Research published at the beginning of April casts serious doubts about the effectiveness of both surgical and cloth masks in preventing the spread of infectious SARS-CoV-2 particles.
In an effort to find more ways of slowing the COVID-19 pandemic, researchers and public health officials around the world have been debating whether using face masks in public might help.
This is a long and fraught debate, and international specialists and decision makers have not reached a consensus.
Earlier this month, the Centers for Disease Control and Prevention (CDC) issued new guidelines on the use of face masks by the public.
The guidelines encourage people to wear homemade cloth masks while out and about, while still urging them to leave specialized surgical masks and N95 respirators to medical professionals, who have been facing a dangerous shortage.
At the same time, the World Health Organization (WHO), which have also updated their guidelines for the use of protective face masks, warn instead that “The wide use of masks by healthy people in the community setting is not supported by current evidence and carries uncertainties and critical risks.”
So what does the latest scientific evidence indicate?
According to a study recently published in Nature and covered by Medical News Today, surgical masks may go some way toward preventing a person with a viral respiratory infection from spreading infectious particles.
However, while the study did look at coronaviruses, it did not account for SARS-CoV-2, as the initial research had taken place before the start of the current pandemic.
Now, new findings, published in the Annals of Internal Medicine, suggest that neither surgical nor cloth masks are at all effective in stopping the spread of SARS-CoV-2.
The research, conducted by investigators from the University of Ulsan College of Medicine, Chung-Ang University Hospital, and Sejong University — all in Seoul, South Korea — involved a group of four participants receiving medical care for COVID-19.
To find out whether — and which — masks could stop the viral particles from spreading, the researchers asked the participants to cough over petri dishes without a mask, while wearing a disposable surgical mask, and while wearing a reusable mask made of cotton cloth.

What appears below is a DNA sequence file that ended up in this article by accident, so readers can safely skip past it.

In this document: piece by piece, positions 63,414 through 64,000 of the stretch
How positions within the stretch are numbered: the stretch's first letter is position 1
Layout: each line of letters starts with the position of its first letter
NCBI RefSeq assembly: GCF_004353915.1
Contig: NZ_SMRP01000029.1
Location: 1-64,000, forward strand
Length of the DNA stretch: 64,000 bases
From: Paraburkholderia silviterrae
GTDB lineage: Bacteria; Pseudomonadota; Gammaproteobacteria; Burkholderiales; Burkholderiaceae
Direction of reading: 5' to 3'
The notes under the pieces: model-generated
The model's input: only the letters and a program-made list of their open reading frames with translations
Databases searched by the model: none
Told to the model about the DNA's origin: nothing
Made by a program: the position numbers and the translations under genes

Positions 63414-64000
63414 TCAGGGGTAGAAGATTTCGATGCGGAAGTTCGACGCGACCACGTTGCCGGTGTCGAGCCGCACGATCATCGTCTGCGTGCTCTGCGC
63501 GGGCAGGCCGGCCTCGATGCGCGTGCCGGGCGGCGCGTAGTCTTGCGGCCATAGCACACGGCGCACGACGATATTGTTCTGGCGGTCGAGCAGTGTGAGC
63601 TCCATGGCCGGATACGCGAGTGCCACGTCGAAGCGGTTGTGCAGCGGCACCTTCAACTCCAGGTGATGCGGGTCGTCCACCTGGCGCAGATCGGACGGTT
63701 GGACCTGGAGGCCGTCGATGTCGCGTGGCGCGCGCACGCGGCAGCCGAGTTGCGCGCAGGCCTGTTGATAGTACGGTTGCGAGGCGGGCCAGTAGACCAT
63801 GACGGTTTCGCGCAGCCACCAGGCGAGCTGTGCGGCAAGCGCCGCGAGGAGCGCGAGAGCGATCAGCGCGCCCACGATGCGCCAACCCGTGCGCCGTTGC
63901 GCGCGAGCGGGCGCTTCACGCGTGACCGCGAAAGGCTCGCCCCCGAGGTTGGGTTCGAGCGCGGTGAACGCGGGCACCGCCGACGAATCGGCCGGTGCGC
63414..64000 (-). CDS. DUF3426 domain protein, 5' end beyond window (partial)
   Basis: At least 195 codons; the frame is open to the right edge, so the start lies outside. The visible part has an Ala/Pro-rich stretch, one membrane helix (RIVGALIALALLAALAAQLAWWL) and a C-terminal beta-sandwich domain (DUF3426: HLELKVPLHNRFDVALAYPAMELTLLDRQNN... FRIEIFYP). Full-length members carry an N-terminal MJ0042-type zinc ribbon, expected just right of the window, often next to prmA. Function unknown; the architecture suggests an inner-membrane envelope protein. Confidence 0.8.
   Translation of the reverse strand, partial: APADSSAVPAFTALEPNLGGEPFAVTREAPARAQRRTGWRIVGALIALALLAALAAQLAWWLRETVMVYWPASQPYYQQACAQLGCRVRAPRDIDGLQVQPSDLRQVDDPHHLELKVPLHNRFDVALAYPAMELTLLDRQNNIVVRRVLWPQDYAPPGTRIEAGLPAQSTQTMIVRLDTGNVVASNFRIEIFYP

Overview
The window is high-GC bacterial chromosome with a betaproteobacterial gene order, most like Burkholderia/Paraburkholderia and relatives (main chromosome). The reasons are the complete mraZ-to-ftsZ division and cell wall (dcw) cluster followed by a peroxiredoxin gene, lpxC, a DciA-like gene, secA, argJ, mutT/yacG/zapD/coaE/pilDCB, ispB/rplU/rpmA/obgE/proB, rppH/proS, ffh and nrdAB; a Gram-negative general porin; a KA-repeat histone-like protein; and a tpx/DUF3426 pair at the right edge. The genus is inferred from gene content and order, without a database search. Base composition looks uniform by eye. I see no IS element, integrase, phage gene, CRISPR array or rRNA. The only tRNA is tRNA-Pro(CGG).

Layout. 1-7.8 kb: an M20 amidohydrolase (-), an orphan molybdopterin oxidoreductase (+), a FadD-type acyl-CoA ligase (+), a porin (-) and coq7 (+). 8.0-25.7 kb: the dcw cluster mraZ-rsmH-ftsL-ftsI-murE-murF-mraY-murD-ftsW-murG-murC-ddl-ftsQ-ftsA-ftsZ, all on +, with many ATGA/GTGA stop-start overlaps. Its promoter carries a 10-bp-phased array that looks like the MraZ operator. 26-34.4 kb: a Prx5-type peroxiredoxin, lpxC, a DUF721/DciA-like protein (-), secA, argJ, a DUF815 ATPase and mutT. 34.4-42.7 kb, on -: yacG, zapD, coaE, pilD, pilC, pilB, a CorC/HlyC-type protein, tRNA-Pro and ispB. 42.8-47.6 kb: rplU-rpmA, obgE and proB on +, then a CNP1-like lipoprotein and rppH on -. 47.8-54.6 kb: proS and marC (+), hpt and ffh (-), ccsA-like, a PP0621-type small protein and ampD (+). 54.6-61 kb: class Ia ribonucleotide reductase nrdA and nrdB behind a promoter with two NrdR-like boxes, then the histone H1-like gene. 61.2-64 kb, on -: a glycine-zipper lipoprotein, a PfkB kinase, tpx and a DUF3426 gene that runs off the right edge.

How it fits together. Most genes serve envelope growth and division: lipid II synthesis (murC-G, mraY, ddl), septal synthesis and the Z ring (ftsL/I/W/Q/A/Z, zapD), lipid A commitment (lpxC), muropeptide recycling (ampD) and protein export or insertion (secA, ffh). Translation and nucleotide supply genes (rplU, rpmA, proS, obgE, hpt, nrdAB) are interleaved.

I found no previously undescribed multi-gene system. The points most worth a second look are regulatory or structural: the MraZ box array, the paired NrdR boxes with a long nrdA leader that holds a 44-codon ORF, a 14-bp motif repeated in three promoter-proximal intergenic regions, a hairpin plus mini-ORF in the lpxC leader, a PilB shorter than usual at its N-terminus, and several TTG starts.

In each of these three circumstances, the participants had to cough five times. Each time, they did so over a different petri dish.
Finally, the team swabbed the outer and inner surfaces of each mask — cotton or surgical.
They expected to find droplets containing SARS-CoV-2 on the inner surfaces. The question was whether any viral particles had been able to pass through the masks to their outer surfaces.
After analyzing the swabs, the researchers found particles of SARS-CoV-2 on the outsides of both types of mask, suggesting that neither type can contain the virus.
“Neither surgical nor cotton masks effectively filtered SARS–CoV-2 during coughs by infected patients,” the researchers write in their study paper.
“Prior evidence that surgical masks effectively filtered influenza virus informed recommendations that patients with confirmed or suspected COVID-19 should wear face masks to prevent transmission,” they explain.
The team goes on to note that, while it remains unclear just how large particles containing SARS-CoV-2 and carried by the breath are, estimates regarding the size of a similar coronavirus, SARS-CoV, suggest that “Surgical masks are unlikely to effectively filter” it.
The researchers, moreover, emphasize that:
“Of note, we found greater contamination on the outer than the inner mask surfaces. Although it is possible that virus particles may cross from the inner to the outer surface because of the physical pressure of swabbing, we swabbed the outer surface before the inner surface. The consistent finding of virus on the outer mask surface is unlikely to have been caused by experimental error or artifact.”
Based on their findings, the study authors conclude that surgical masks and reusable cloth masks are both “ineffective in preventing the dissemination of SARS-CoV-2.”